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Field Infinites when distance is zero

  1. Sep 16, 2010 #1
    So in high school we are taught the equation for force from electric fields or gravity is proportional to the distance squared. This implies that this force can become arbitrarily high as you approach closer to the point mass/charge.

    In practice I realize that the point mass/charge does not exist, the electric force breaks down to the weak force and gravity may not be a force at all.

    I always assumed that the real function is closer to a 1/(arctan(constant/distance)^2, just because that made more sense in my head. Basically if "gravitons" spontaneously come into existance at the point mass heading in a random direction at the speed of light from time to time then one would expect that as you get closer you cannot be hit by more than all of the gravitons and only a finite amount are sent out in a finite amount of time thus there are no infinites.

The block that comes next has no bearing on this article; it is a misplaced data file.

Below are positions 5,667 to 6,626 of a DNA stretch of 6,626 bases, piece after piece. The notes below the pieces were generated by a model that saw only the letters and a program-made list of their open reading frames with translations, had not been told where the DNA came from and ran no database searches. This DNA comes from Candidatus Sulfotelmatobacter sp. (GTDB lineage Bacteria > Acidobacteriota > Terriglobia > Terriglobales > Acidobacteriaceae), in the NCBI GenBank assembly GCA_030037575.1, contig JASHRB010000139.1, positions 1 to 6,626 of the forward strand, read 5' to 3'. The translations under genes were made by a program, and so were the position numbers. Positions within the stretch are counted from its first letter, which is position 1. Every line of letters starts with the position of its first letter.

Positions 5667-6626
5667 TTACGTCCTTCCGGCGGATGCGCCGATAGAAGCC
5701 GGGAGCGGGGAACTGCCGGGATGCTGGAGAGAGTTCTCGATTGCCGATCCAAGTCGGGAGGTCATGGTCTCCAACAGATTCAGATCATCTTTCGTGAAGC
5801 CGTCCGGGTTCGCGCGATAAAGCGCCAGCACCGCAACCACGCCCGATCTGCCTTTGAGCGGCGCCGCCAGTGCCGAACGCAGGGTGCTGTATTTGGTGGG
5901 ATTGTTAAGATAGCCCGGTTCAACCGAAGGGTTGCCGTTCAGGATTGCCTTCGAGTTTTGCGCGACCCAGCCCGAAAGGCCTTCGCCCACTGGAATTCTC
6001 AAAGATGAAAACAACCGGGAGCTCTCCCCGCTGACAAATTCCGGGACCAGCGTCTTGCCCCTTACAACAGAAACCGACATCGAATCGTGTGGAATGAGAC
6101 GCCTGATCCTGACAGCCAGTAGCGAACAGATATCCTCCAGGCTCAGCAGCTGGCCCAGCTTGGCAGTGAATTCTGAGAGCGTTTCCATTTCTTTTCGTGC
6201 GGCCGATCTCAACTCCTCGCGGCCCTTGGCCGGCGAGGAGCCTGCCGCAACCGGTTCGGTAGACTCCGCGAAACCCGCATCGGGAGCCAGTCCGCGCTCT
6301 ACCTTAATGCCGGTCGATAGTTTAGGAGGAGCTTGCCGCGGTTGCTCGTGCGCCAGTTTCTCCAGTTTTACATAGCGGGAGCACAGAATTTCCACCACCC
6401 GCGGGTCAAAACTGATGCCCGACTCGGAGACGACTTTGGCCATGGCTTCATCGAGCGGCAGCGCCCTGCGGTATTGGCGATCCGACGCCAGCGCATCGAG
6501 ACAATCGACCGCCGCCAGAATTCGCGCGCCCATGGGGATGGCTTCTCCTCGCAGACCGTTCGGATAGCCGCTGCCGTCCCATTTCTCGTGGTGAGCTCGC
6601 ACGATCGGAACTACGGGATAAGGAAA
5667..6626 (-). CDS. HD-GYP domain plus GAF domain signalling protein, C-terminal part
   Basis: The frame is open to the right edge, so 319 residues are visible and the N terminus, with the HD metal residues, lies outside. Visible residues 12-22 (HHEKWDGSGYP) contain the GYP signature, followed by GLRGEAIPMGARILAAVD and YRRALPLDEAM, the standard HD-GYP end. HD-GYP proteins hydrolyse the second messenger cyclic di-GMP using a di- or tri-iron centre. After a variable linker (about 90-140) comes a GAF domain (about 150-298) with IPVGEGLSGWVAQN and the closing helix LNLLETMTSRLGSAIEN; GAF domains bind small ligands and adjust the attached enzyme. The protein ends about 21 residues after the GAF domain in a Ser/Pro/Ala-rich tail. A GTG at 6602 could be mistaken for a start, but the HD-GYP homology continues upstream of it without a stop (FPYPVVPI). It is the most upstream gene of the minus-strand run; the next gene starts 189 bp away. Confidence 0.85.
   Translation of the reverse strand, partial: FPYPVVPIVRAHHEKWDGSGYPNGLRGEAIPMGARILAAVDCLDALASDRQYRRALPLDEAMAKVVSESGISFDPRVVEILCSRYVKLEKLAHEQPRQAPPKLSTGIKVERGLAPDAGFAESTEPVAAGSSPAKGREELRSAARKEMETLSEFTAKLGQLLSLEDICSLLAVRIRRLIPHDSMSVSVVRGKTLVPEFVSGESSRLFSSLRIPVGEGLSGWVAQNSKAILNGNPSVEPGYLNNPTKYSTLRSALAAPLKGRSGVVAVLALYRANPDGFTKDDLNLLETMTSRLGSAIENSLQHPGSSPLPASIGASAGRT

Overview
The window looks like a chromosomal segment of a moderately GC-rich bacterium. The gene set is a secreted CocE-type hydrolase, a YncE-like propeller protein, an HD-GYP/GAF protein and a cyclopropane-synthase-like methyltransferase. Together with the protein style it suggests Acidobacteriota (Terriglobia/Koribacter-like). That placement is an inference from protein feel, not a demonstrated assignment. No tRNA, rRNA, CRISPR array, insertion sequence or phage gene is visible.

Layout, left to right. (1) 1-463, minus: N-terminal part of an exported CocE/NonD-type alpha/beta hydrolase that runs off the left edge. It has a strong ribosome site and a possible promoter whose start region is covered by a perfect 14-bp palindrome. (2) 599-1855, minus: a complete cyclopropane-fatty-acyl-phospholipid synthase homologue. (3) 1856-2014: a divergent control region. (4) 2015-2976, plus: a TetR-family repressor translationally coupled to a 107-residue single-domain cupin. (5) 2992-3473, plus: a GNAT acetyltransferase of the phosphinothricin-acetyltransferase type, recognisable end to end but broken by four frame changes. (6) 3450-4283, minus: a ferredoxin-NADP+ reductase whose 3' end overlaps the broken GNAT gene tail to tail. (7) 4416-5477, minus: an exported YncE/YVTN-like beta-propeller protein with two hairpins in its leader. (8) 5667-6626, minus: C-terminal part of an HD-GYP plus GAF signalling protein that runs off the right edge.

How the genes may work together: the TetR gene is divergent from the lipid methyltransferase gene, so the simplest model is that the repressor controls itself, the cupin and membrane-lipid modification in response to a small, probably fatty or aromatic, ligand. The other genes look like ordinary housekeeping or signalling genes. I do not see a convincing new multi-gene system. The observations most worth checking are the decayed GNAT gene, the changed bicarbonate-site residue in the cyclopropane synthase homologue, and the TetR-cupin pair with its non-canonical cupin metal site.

I have never read anywhere about whether this is true or not. Do we believe that the electric/gravitational force should behave more like 1/arctan^2 or more like 1/x^2.
     
  2. jcsd
  3. Sep 17, 2010 #2
  4. Sep 20, 2010 #3
    Thank you.
     
  5. Sep 20, 2010 #4

    Drakkith

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    Staff Emeritus
    Science Advisor

    Why would the force become arbitrarily high? Whats the equation for it and what scale for distance would you use?
     
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